Surprisingly, it reminded her of home. “My mother always used to make homemade mayonnaise, barbecue sauces, ketchup bases, mint sauce and horseradish cream, so I felt like the Mexican way of eating with salsas dolloped on food was actually quite like the way we eat in Britain – we love to dollop sauces onto food.

“I love layering flavour on to things. The salsas, the chilli oils, the moles – for me it’s not just levels of goodness and nutrition but flavour and texture and colour. And it brings all the food alive.”

Guacamole – and avocados generally – may be a staple in Mexico, but their environmental footprint (for a fruit) has weighed heavily on Miers’ mind. It’s why Wahaca put an alternative guacamole on their menus last year – ‘wahacamole’ made from British fava beans.

“Avocados are lovely – but as treats,” she says. “Anything that grows within 50 or 100 miles of you is a great staple to eat because there’s less of an impact. Exotic fruit is great for special occasions, but having them as a mainstay of your diet is going to be bad for the environment.”

“I’m a cook,” she says. “I wouldn’t be without my coriander seeds and my star anise and my cinnamon stick. But yes, they come from the other side of the world – it’s about putting it all in proportion.”

Impact on the environment is the main reason Miers is flexitarian. “I generally eat meat if I’m in control of where it comes from. Factory farmed meat is a big no-no for me, in terms of welfare and emissions.”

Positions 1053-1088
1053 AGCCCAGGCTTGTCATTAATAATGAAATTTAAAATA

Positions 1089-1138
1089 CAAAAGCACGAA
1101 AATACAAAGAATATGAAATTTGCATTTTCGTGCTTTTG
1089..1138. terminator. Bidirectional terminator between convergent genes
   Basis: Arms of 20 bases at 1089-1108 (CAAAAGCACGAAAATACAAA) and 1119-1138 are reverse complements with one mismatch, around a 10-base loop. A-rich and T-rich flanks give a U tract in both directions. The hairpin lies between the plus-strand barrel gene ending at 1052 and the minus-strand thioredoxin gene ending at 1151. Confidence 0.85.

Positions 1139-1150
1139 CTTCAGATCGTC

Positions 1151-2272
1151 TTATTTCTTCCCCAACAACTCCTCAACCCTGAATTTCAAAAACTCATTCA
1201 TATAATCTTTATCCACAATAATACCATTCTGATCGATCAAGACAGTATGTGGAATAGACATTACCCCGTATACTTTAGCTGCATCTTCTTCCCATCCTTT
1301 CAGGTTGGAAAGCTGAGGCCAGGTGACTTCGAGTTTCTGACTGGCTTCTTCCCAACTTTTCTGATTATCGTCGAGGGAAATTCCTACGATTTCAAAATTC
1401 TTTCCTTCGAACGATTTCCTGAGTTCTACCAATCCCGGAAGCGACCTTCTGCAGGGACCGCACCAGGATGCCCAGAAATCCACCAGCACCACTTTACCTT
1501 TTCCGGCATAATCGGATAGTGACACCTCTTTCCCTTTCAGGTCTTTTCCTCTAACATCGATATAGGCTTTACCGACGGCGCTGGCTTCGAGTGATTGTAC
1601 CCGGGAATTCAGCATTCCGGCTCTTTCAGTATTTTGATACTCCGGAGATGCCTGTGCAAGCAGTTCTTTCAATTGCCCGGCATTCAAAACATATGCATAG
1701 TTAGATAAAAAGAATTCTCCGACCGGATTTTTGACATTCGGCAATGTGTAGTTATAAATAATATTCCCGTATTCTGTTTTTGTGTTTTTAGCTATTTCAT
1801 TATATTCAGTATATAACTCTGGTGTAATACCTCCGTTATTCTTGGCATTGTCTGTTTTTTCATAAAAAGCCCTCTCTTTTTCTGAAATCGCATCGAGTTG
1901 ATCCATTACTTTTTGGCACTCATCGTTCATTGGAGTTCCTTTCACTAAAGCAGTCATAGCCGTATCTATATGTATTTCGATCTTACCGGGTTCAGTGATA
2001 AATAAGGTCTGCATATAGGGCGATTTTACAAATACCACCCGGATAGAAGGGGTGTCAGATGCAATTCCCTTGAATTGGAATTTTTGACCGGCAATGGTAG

“Beef, I eat probably four times a year. We buy chicken from the market once every few weeks, because we buy expensive ones that are fed on grass and not grain that’s been grown in the Amazon basin.”

“I think that for me is the key – is the animal I’m eating impacting the rainforest in Brazil? Well, if they are, I don’t want a piece of it, personally.”

For the future of our planet and for our kids, we have to eat less meat, she urges. “We’re still opening factory farms, and the government’s talking about reducing carbon targets”, she sighs. Runoff from the huge amount of animal waste at factory farms often pollutes nearby rivers, according to Food Print – “so I’d rather not have chicken if it’s from an industrial chicken farm close to a river”, says Miers.

We’ve got too used to eating whatever we want, at whatever cost to the planet, she suggests. But we can still enjoy a lot of food responsibly. “Cooking should be fun, it should be about feeding the people you love, it should be about pleasure, but within limits. It’s not about having whatever you want, whenever you want, but it is about flavour and taste, and joy”, says Miers.

“Why should we eat meat all the time at the expense of species decline and insect extinction and the total destruction of our soil? For the future of mankind, apart from anything else, it doesn’t seem to make sense to me.”

Blistered green bean tacos with tomato pico and toasted almonds


(Serves 4)

75g flaked almonds

500g green beans, topped

2tbsp olive oil

3 garlic cloves, sliced

3tbsp capers (the bigger the better)

Sea salt

For the small corn tortillas (makes 12)

800g masa harina flour

1tsp salt

600ml warm water

Vegetable oil, for frying

(You’ll also need a clean plastic bag torn into two halves, two sheets of parchment paper and a tortilla press or a rolling pin)

For the tomato pico:

6 very ripe plum or cherry tomatoes

Small handful of coriander

1 small red onion, very finely diced

1–2 green chillies, preferably jalapeños, very finely chopped

1tbsp extra-virgin olive oil